That insight remains true, don’t you think? It’s tragic, but it’s also astonishing how creative Lennon was, how much he gave, how much light he shed. This year, in the pandemic, Lennon’s ground-breaking flight from music and fame by choice in the 1970s. choosing to be a “househusband” became — says Rolling Stone — more timely than ever. In a best of the pandemic records for this year list they extoll Lennon’s first solo record.
“JohnLennon/Plastic Ono Band was released nearly 50 years ago, but with songs like “Working Class Hero,” “Mother,” and “God,” it’s remained more relevant than ever. “Isolation” is particularly fitting, and not just for its obvious title. It’s a song about Lennon shedding his Beatles skin and revealing himself for the first time, while admitting that he and Yoko are just like everyone else — afraid of being alone and trying to make the world a better place. Celebrities can wallow in their wealth and sing “Imagine” all they want, but it’s “Isolation” that truly captures this horrifying moment. ” —A. Martoccio
As he sang:
People say we got it made
Don't they know we're so afraid
Up until the very end of his life he remained capable of surprising us, and even perhaps of surprising himself. I was pleasantly shocked and thoroughly charmed to read in a last interview with the New York Times Lennon rhapsodize about the younger self he rediscovered out walking:
“There’s a difference between being alone and being lonely. That’s what I learned in the last five years. I rediscovered [in Hong Kong], the feeling I used to have as a youngster, walking in the mountains of Scotland with an auntie. You know, you’re walking [gestures fast] and the ground starts going beneath you, and the heather, and the clouds moving above you, and you think, Ah, this is the feeling they’re always talking about, the one that makes you paint or put it into poetry because you can’t describe it any other way. I recognized that that feeling had been with me all my life. The feeling was with me before the Beatles.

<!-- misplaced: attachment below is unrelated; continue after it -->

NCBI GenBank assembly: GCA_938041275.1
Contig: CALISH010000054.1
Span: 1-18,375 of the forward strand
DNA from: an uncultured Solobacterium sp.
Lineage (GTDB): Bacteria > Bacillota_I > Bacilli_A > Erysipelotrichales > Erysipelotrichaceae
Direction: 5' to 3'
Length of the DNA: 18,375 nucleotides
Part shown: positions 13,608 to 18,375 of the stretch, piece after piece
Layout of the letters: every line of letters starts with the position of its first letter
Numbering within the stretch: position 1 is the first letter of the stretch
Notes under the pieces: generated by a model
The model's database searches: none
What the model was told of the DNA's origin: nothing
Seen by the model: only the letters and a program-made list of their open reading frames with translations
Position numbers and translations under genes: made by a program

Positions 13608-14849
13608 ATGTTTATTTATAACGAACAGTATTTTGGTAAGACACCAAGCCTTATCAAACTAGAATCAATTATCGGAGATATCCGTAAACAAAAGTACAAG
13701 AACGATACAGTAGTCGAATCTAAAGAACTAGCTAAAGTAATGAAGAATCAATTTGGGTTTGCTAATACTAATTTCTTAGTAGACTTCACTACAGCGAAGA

So this period was to re-establish me, as me, for myself. That’s why I’m free of the Beatles. Because I took time to free myself, mentally, from it, and look at what it is. And now I know. So here I am, right? It’s beautiful, you know. It’s just like walking those hills.”
According to this excellent and short WSJ video feature, 180k farmworkers this year have tested positive for COVID-19, and some of them have died. Here’s a story from Santa Maria in Santa Barbara county about a group of 250 or so such guestworkers living in crowded conditionsin a motel…and interviews with two who contracted the virus.